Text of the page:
Clear some space on your bookshelf

Coming soon to a trillion-dollar online retailer near you!

This one’s been a long time in development, and I’m quite thrilled to be able to finally discuss it.

Over the past few years, I’ve done over 100 interviews with script consultants, screenwriters, television writers, filmmakers, and writers across several mediums on this blog, and my intent for quite a long time was to collect them all in a book.

Turns out all of those interviews in print form would have resulted in a book approximately 700-750 pages long, so the book then became two.

After some additional editing and formatting, along with a little more re-evaluating, it was decided that the two would actually work better as three.

So…

My 3-book GO AHEAD AND ASK! series will be coming out over the next few months.

Volume 1 collects the original set of interviews that kicked the whole thing off, and will be available in paperback on Amazon starting on 22 April.

(All three books will only be available in paperback. Sorry, e-readers.)

Volumes 2 and 3 contain the interviews that have come out since then, with Volume 2 slated for release in either late June or early July, and Volume 3 wrapping things up in September.

I am truly elated to finally be able to offer these books to the screenwriting community, and hope they prove to be both informative and entertaining, as well as inspire you to enjoy a piece of pie while you read them, because what else would match so perfectly with something I wrote?

A little effort with big results

Who doesn’t like hearing that somebody liked something you wrote? Great feeling, isn’t it? You’ve put all that time and effort into it, and this is the response?

Now look at it from the other side – you read something and really liked it. Did you like it enough to let the writer know?

Go ahead and do that. It doesn’t even have to be somebody you know, or who asked you for a read.

It could be somebody with a script you read after hearing good things about it, or who wrote a book or a movie you really enjoyed.

Since so many creative types have an online presence, it’s becoming easier and easier to drop them a line and tell them what a great job they did.

I’ve done this a few times over the past few weeks. One was a veteran comic book writer, one was the creative team behind a show on Netflix, and another was the writer of a great low-budget horror-comedy. The latter two let me know how much they really appreciated it, while the former never responded, which is also a possibility. I just file it under “one of those things” and move on.

This isn’t saying you need to send a gushing lovefest of an email or tweet; just a few lines telling them you liked it. Probably take you all of a minute or two.

It can’t be stressed enough how much of a positive impact this sort of thing can have on a creator. Maybe they were having a rough day, and then your email or tweet pops up. Mood lifted.

It’s tough enough to succeed as a writer, so getting this little bit of encouragement out of the blue could go a long way in feeling like all the work you put in was worth it.

Even better – being the one who sent it.

Calling all creatives!

Since it worked so well a few months ago, I thought it would be nice to once again offer creators (which includes writers, filmmakers, artists, and so forth) the chance to present their materials to as wide an audience as I can provide.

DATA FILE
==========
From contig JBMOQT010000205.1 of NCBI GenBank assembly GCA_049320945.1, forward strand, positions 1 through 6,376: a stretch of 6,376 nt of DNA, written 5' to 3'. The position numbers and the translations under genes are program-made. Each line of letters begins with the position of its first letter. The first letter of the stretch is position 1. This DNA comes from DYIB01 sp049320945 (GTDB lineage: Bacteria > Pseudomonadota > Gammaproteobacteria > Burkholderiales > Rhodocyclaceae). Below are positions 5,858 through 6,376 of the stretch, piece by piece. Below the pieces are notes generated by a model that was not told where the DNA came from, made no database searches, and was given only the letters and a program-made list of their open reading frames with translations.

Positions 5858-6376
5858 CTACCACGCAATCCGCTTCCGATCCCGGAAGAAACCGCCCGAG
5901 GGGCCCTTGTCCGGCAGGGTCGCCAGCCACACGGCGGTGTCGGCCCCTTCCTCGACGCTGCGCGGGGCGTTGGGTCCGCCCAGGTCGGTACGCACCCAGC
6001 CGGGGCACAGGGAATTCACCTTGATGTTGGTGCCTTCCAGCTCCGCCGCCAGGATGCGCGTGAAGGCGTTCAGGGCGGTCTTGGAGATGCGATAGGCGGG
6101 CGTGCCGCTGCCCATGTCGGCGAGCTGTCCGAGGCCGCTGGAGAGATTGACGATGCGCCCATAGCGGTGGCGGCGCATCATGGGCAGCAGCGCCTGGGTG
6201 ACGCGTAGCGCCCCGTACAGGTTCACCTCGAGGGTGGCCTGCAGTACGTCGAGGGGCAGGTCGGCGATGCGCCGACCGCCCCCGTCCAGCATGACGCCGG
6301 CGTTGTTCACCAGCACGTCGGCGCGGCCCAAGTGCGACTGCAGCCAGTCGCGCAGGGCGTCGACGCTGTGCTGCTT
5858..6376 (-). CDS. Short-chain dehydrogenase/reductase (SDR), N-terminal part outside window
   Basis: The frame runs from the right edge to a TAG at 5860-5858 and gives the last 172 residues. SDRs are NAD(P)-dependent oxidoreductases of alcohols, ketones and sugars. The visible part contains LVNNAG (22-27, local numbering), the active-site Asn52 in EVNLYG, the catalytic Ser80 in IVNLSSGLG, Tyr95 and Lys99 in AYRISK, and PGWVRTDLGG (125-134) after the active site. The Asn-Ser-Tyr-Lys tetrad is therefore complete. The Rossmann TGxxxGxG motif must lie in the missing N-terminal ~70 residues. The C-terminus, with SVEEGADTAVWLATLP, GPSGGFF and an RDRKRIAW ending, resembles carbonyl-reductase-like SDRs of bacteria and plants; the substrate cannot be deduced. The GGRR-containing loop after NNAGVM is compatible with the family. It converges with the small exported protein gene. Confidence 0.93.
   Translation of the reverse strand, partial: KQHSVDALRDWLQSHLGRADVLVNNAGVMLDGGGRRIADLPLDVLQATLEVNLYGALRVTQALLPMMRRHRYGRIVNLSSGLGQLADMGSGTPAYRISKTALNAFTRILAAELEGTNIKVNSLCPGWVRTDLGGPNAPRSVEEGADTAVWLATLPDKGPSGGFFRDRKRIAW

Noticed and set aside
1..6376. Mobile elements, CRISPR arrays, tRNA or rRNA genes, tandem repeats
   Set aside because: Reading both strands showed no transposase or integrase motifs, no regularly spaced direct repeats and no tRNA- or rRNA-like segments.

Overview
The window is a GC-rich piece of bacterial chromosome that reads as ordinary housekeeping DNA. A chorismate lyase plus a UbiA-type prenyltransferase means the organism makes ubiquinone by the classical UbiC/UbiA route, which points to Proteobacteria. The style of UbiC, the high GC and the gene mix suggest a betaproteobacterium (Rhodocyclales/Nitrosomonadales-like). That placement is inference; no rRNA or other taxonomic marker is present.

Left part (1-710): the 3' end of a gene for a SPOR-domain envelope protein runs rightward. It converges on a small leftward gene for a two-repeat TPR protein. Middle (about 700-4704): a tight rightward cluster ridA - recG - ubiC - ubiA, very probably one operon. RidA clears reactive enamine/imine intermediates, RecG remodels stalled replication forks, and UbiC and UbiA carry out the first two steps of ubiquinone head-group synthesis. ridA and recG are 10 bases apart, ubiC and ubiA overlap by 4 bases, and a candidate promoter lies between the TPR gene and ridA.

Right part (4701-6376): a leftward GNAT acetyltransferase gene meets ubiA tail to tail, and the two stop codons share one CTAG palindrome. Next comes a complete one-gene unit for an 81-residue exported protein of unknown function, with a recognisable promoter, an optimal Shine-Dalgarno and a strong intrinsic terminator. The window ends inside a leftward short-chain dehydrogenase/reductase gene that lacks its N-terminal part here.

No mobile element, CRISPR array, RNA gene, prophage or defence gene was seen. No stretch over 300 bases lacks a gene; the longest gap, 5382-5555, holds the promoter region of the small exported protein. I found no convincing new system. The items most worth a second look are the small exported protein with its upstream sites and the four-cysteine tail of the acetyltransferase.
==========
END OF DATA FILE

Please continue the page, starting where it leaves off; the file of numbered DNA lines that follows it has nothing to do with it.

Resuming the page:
The master list will be posted on Friday, October 2nd – ONLY ONE LISTING PER PERSON!

And with the holiday season just around the corner, what better gift to give than something that helps support your fellow creatives?

So if you’ve got a book, a film, a webseries, a comic or webcomic, or pretty much any other kind of finished and ready-for-public-consumption product, this is your chance to put the word out.

If you and your project were among those listed last time, you’re more than welcome to be included again, but it would also be great to see some new material added into the mix.

And for all the screenwriters wondering when it’s their turn, a post that’s all about scripts will be taking place in late October or early November, so keep an eye out for that announcement in a few weeks.

Here’s how it works:

Email the following info with the subject Maximum Z Creative Project Post to paul.zeidman@gmail.com

Title of your work

Your name

Format (book, film, etc)

Genre

Logline

Awards (if applicable)

A link where people can access this material, and/or to your website (if applicable)

Any questions? Let me know.

Q & A with Allison Chaney Whitmore

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Allison Chaney Whitmore is a screenwriter and graphic novelist from Los Angeles. She loves to tell coming-of-age stories with a hint of romance, fantasy, or adventure, but also enjoys a good gothic horror story. She’s also the writer of the comic Love University.

Allison holds a Master’s degree in English education and has studied screenwriting at the graduate level. Outside of her work, she enjoys classic films, genre television, a good book, traveling, and spending time with family and friends.

What’s the last thing you read or watched that you thought was incredibly well-written?

The current season of This Is Us is really good. I love the way they weave together plot, character, and theme. I also got to watch all of Fleabag and Killing Eve this summer, both of which I found amazing. I’m looking forward to watching season 3 of The Crown, as it always has top writing, and The Haunting of Hill House, which I hear has incredible writing as well. I can never pick one thing.

Were you always a writer, or was it something you eventually discovered you had a knack for?

I’ve always been a dreamer and a story enthusiast. I wanted to be an actor from a young age and started writing skits in elementary school. Long-form prose came in high school, and I wrote my first screenplay in a pink composition notebook with graph line paper the summer after graduation. So, if I haven’t always been a writer, I’ve been one for a pretty long time.

What inspired you to write your comic Love University?

The concept came to me many years ago. One Friday after work, I was stuck in traffic on Sunset behind UCLA and just randomly thought — What if there was a school for cupids,  called Love U? I thought it was funny at the time, but also strongly felt it was something I could see on television. When the opportunity came up to write a comic book series, I pitched it, and they really liked it.